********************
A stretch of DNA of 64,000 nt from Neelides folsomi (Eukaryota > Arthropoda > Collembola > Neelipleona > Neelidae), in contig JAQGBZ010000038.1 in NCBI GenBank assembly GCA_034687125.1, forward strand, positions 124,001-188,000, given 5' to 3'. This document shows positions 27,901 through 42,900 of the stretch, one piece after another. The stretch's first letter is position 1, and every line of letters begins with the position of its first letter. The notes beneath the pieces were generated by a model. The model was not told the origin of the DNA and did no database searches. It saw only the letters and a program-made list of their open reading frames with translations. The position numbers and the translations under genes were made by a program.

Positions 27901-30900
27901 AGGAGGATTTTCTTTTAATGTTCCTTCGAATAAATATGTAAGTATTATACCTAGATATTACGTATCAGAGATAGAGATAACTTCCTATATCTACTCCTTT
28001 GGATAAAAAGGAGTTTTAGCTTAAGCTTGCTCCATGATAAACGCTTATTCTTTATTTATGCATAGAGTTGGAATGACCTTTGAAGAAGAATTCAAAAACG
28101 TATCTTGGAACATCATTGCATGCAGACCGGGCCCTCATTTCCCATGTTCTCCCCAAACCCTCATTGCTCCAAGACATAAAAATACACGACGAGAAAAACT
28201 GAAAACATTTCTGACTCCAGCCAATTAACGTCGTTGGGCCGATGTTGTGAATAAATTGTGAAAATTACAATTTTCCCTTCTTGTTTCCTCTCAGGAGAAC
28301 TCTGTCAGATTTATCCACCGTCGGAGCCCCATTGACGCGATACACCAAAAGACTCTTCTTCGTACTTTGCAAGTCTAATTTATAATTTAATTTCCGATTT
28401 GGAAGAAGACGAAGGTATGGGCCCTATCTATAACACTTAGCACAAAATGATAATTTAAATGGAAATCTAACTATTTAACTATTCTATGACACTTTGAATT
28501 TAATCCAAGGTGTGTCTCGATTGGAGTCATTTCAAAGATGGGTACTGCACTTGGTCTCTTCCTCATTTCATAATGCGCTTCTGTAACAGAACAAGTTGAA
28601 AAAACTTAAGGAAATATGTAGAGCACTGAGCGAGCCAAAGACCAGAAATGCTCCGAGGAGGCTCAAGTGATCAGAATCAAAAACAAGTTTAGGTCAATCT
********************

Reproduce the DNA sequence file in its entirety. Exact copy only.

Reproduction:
A stretch of DNA of 64,000 nt from Neelides folsomi (Eukaryota > Arthropoda > Collembola > Neelipleona > Neelidae), in contig JAQGBZ010000038.1 in NCBI GenBank assembly GCA_034687125.1, forward strand, positions 124,001-188,000, given 5' to 3'. This document shows positions 27,901 through 42,900 of the stretch, one piece after another. The stretch's first letter is position 1, and every line of letters begins with the position of its first letter. The notes beneath the pieces were generated by a model. The model was not told the origin of the DNA and did no database searches. It saw only the letters and a program-made list of their open reading frames with translations. The position numbers and the translations under genes were made by a program.

Positions 27901-30900
27901 AGGAGGATTTTCTTTTAATGTTCCTTCGAATAAATATGTAAGTATTATACCTAGATATTACGTATCAGAGATAGAGATAACTTCCTATATCTACTCCTTT
28001 GGATAAAAAGGAGTTTTAGCTTAAGCTTGCTCCATGATAAACGCTTATTCTTTATTTATGCATAGAGTTGGAATGACCTTTGAAGAAGAATTCAAAAACG
28101 TATCTTGGAACATCATTGCATGCAGACCGGGCCCTCATTTCCCATGTTCTCCCCAAACCCTCATTGCTCCAAGACATAAAAATACACGACGAGAAAAACT
28201 GAAAACATTTCTGACTCCAGCCAATTAACGTCGTTGGGCCGATGTTGTGAATAAATTGTGAAAATTACAATTTTCCCTTCTTGTTTCCTCTCAGGAGAAC
28301 TCTGTCAGATTTATCCACCGTCGGAGCCCCATTGACGCGATACACCAAAAGACTCTTCTTCGTACTTTGCAAGTCTAATTTATAATTTAATTTCCGATTT
28401 GGAAGAAGACGAAGGTATGGGCCCTATCTATAACACTTAGCACAAAATGATAATTTAAATGGAAATCTAACTATTTAACTATTCTATGACACTTTGAATT
28501 TAATCCAAGGTGTGTCTCGATTGGAGTCATTTCAAAGATGGGTACTGCACTTGGTCTCTTCCTCATTTCATAATGCGCTTCTGTAACAGAACAAGTTGAA
28601 AAAACTTAAGGAAATATGTAGAGCACTGAGCGAGCCAAAGACCAGAAATGCTCCGAGGAGGCTCAAGTGATCAGAATCAAAAACAAGTTTAGGTCAATCT